The game was originally scheduled to be played Nov. 13, 2021 in Champaign, and likely will not be the last in Ireland, as the nation works to make Dublin the European capital of American college football.

Clemson moving forward with $70 million renovation for Death Valley

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Clemson’s building spree around campus for the football program isn’t slowing down anytime soon thanks to the Tigers winning two of the last three national titles.

The school’s Board of Trustees on Friday approved a massive $68.7 million renovation of Frank Howard Field at Clemson Memorial Stadium — better known as Death Valley — and a further $7 million devoted to expanding the already impressive football operations building.

“We haven’t had a major redo of the west end since 2006 so it’s time to pay some attention to that side [after] we redid the suites on the north side and created the south club on the south side,” Athletic Director Dan Radakovich told WNCT.

The stadium renovations are pretty typical of schools nowadays as it will add premium seating (i.e. suites), a new video board and upgraded LED lighting that peers like Georgia and Alabama have used to rave reviews in recent years.

New locker rooms at the stadium are also set to be the first thing accomplished in the project, which officials hope will be completely wrapped up prior to the 2021 season.

Given everything the school is doing for the program lately, ‘If you win it, they will build it’ might just be the unofficial motto at Clemson nowadays. Sure seems more accurate in 2019 than ‘BYOG.’

Thanks to alcohol sales, UNC made over $1 million from concessions in just three home games

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The state of North Carolina opening up beer and alcohol sales at sporting events has had a big impact on the flagship university’s bottom line so far this year.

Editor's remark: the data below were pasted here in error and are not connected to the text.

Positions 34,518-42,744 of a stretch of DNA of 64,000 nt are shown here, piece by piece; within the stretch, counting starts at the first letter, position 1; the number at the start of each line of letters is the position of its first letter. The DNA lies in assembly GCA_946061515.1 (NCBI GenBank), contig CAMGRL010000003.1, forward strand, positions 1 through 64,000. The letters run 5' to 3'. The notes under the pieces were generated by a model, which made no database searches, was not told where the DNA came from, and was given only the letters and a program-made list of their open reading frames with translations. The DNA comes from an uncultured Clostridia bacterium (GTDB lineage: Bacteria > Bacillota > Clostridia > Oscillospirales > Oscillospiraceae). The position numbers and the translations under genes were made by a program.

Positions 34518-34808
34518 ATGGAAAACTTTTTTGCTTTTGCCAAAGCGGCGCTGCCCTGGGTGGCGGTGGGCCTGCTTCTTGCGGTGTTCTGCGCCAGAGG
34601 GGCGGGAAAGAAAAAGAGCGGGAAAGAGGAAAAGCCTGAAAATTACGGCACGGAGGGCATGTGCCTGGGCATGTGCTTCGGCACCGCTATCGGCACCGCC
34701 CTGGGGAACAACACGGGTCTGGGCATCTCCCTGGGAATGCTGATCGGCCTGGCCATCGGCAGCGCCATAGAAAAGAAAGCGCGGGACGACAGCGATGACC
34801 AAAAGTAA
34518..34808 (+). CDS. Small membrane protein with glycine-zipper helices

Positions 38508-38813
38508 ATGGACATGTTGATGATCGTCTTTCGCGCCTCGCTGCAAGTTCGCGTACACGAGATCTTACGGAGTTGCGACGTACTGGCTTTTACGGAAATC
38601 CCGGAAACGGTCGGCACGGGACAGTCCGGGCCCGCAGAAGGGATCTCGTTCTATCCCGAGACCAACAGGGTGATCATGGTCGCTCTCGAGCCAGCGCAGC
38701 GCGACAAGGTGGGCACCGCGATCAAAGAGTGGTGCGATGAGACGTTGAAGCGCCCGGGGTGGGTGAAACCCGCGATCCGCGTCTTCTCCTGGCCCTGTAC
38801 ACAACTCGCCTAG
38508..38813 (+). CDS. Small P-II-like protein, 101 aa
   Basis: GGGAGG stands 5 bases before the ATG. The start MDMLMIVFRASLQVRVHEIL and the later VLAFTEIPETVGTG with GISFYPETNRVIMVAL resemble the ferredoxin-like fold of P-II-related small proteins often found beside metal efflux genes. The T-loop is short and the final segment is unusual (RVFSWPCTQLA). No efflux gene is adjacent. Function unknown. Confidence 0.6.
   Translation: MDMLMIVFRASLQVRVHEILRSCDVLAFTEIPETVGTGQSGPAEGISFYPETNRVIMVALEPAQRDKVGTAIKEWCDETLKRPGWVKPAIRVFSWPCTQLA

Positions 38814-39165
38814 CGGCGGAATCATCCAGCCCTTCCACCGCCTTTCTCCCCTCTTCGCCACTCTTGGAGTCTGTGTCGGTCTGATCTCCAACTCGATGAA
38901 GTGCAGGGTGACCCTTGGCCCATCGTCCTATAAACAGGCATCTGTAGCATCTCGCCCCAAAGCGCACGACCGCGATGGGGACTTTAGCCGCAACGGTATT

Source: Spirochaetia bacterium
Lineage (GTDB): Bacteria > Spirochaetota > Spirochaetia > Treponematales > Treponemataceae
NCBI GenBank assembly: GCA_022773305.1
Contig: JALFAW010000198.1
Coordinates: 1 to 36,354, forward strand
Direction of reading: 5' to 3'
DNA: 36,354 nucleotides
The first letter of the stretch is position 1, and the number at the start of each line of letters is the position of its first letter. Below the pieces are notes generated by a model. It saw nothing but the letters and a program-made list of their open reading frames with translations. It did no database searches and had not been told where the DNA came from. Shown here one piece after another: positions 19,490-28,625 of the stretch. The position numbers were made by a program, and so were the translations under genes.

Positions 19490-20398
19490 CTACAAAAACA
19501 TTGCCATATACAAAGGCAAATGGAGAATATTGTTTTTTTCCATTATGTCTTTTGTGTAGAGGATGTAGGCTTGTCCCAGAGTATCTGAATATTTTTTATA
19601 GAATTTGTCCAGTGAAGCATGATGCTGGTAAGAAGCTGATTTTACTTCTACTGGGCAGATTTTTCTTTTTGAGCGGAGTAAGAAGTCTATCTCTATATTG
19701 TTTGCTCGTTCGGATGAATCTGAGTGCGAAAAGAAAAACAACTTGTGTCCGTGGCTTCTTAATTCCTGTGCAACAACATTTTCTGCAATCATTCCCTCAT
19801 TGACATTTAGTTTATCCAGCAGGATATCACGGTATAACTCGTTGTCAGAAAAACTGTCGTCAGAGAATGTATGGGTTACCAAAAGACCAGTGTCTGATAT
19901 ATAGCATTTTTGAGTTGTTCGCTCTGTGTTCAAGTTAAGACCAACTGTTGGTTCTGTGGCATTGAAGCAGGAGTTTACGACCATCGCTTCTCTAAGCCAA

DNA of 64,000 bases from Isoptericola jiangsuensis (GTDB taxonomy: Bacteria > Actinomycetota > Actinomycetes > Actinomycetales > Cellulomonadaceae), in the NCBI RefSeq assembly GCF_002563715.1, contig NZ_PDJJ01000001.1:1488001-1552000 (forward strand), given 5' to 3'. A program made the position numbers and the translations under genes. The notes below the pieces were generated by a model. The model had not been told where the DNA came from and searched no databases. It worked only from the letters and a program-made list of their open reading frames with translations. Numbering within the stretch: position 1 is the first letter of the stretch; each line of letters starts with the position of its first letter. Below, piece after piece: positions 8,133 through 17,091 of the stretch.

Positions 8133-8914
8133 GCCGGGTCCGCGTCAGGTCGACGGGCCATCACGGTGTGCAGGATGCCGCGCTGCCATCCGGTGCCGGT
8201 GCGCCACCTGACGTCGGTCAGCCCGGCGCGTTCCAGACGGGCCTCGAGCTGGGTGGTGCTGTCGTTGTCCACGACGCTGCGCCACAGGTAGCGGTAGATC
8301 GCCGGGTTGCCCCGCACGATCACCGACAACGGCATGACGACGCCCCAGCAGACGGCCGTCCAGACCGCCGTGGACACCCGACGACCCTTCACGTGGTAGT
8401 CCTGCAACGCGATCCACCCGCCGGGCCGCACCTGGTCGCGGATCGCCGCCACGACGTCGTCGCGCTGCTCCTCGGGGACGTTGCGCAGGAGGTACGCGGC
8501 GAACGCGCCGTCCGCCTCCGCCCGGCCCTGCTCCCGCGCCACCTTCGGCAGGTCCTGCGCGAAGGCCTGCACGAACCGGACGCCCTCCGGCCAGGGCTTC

According to WTVD ABC 11, UNC sold over 43,000 “units” of alcohol (beer/wine/hard seltzers) in the Tar Heels’ first three home games of the year. The end result to all those purchases? The team took in over $1 million in concessions in games against Miami, Appalachian State and Clemson, with all three contests selling more alcohol than soda (and nearly as much booze as water).

The school confirmed a number of figures, including roughly $325,000 in concession sales for the home opener against the Hurricanes and $393,000 against the in-state rival Mountaineers. The defending national champions’ visit on Sept. 28 was the high point however, with $416,000 worth of goods sold and some 15,737 units of alcohol bought.

WRAL reports that all three games exceeded the previous record amount UNC took in from concessions, set back in November 2016 against local rival N.C. State.

Kenan Stadium will host three more home games in 2019 against Duke, Virginia and FCS Mercer. Safe to say all three can already get counted as wins for the bottom line regardless of the result on the field for Mack Brown’s team.

Baylor LB Clay Johnston to miss rest of the season with knee injury

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If No. 18 Baylor is going to continue their remarkable pursuit of a Big 12 title in 2019, they’re going to have to do it without their best defensive player.

A school official confirmed to the Dallas Morning News on Sunday that senior linebacker Clay Johnston will miss the rest of the season after injuring his knee in the Bears’ double overtime victory over Texas Tech on Saturday.

The news is a huge blow to Matt Rhule’s defense, which was tops in the Big 12 in a number of statistical categories and the No. 17 scoring defense nationally. Johnston was all over the field against the Red Raiders, racking up 10 tackles (1.5 TFL) and an interception to help edge their conference rivals and remain undefeated.

For the season, which will sadly be Johnston’s last as a senior, he had 58 tackles, 2.5 sacks and that lone pick from Saturday. Freshman Matt Jones is listed as the next man up on the depth chart though given his youth and inexperience, it’s possible the Bears coaching staff will shift over a more veteran option to man the middle of the defense going forward.

Baylor doesn’t ease into the second half of the schedule either as they’ll hit the road to face a dangerous Oklahoma State offense in their first game without Johnston on Saturday.